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Majority of tech firms leasing office space in CBD

SINGAPORE — Reflecting the strong performance of technology companies, a report by property research firm CBRE has found that a vast majority of these companies have snapped up space in the Central Business District (CBD) since the first quarter of last year.

SINGAPORE — Reflecting the strong performance of technology companies, a report by property research firm CBRE has found that a vast majority of these companies have snapped up space in the Central Business District (CBD) since the first quarter of last year.

Around 80 per cent of net office take-up by these companies was in the area, helped by the large volume of new supply and substantial rental discounts. The Asia Pacific Technology Sector Trends report, released on Thursday (Dec 7), revealed that companies operating in the transport, financial technology (fintech) and online payment sectors have been most active in securing and enquiring about office space in general.

It also noted that tech companies remain “one of the main drivers of new and expansionary demand in the Singapore office market”.

Tracking transacted office leases since the first quarter of 2016, CBRE said that the bulk of leasing activity in recent quarters has been concentrated in the CBD area.

Location continued to play a key role in attracting and retaining talent, and the research firm projected that “the war for talent” would continue to shape tech firms’ corporate real estate requirements next year.

Over the past 12 months, some of the notable leasing deals included transactions by LinkedIn and Grab.

GrabTaxi for example, took up 100,000 sqf of office space at Marina One, while tech company Wirecard relocated to a 25,000 sqf unit at Mapletree Business City II in Pasir Panjang.

To date, the largest leasing deal this year was made by an American social media firm, which took up about 300,000 sqf of space also at Marina One.

Mr Michael Tay, executive director of CBRE’s office services, said: “(The) expansion is being fuelled by the need to gain first-mover advantage as well as to consolidate market share in Singapore and South East Asia.”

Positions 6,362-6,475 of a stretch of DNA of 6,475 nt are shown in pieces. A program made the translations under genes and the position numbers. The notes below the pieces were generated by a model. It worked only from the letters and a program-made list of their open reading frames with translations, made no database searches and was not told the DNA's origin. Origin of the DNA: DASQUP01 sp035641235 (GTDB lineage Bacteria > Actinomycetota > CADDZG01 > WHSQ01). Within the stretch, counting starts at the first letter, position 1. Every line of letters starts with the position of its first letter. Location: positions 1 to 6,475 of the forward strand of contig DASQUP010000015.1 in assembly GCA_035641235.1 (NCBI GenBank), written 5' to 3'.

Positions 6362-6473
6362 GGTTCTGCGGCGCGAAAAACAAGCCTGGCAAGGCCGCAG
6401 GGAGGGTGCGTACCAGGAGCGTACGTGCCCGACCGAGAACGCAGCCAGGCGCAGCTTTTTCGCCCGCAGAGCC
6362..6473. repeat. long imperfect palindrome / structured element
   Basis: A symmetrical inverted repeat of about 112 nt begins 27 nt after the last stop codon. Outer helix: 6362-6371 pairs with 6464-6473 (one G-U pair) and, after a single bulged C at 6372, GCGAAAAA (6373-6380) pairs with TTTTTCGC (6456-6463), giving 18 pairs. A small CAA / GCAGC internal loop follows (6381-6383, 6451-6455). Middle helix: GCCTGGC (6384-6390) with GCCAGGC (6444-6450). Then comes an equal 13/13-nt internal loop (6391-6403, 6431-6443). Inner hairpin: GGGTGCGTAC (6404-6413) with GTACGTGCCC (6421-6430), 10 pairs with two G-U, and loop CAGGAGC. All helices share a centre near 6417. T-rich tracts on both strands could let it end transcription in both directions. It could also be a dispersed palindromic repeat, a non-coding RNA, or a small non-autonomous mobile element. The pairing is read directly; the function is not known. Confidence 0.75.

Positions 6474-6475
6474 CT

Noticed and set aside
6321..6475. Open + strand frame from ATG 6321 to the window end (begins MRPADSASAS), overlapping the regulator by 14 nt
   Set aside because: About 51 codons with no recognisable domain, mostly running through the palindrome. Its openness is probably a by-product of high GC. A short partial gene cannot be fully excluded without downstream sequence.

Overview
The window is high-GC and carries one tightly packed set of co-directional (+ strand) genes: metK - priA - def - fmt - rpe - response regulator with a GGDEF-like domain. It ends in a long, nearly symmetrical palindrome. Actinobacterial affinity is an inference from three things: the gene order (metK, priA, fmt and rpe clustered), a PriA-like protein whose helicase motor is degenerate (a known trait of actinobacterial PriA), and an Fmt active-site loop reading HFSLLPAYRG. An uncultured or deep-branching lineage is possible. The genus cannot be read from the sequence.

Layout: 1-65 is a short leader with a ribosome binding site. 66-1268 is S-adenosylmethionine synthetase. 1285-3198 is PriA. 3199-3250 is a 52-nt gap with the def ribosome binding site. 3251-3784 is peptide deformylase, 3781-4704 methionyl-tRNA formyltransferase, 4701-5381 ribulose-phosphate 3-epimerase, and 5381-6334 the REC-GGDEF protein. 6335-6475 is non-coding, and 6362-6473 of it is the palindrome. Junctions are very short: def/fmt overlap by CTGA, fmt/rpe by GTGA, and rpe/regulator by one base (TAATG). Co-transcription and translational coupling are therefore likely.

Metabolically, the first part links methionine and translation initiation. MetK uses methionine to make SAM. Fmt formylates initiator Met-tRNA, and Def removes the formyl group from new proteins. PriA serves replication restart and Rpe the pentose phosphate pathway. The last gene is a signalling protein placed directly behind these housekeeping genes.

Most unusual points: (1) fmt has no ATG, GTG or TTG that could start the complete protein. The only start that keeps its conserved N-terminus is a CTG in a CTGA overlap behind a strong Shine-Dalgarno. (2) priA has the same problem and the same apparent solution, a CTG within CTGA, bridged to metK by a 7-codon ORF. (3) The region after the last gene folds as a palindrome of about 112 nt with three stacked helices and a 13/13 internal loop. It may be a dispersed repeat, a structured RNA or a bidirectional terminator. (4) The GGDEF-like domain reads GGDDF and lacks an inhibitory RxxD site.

However, he also said that in the short term, the pace of growth may slow “following the exponential growth seen in the last 24 months”.

The research firm foresees that leasing demand will be focused on properties offering comprehensive amenities and smart building technology, as opposed to those located in “the most prestigious locations”.

Business parks remain a viable option for tech firms, and newer and “higher quality developments” in one-north and Mapletree Business City are receiving the most interest because they fulfil both “locational and quality requirements”, the report noted.

Commenting on the findings, Ms Christine Li, director of research at Cushman and Wakefield, said that tech companies still prefer being in the CBD because of their “strong emphasis on talent acquisition and retention”.

“This is essential in a tight labour market such as Singapore, where unemployment rate continues to hover around 2 per cent. Some tech tenants may also be motivated to upgrade to better locations in a bid to attract talent, as millennial workers seem to prefer prestigious office addresses and funky office spaces.”

In the report, CBRE also mentioned that tech firms in the Asia-Pacific region tend to incorporate “cutting edge technology” in their office space. For example, “smart parking” supported by mobile applications help employees find the “best parking spot”, and “one-stop apps” enable employees to book meeting rooms. Wellness features are also popular, with some tech firms’ headquarters designed as “self-sufficient towns” that include fitness facilities such as gyms, running tracks and swimming pools.

As for signs that there may be an upswing in the office market, ERA Realty’s key executive officer Eugene Lim believes that it could be headed that way.

He noted that the rental index for office properties increased by 2.4 per cent in the third quarter of this year, compared with the 1.1 per cent decrease in the second quarter. “This has widely been read as the beginning of a recovery in the office market,” Mr Lim said.

He estimated that as the supply of new office space dwindles from next year onwards to 2020, rental prices may probably go up before tapering off when the next wave of new supply comes in 2021.


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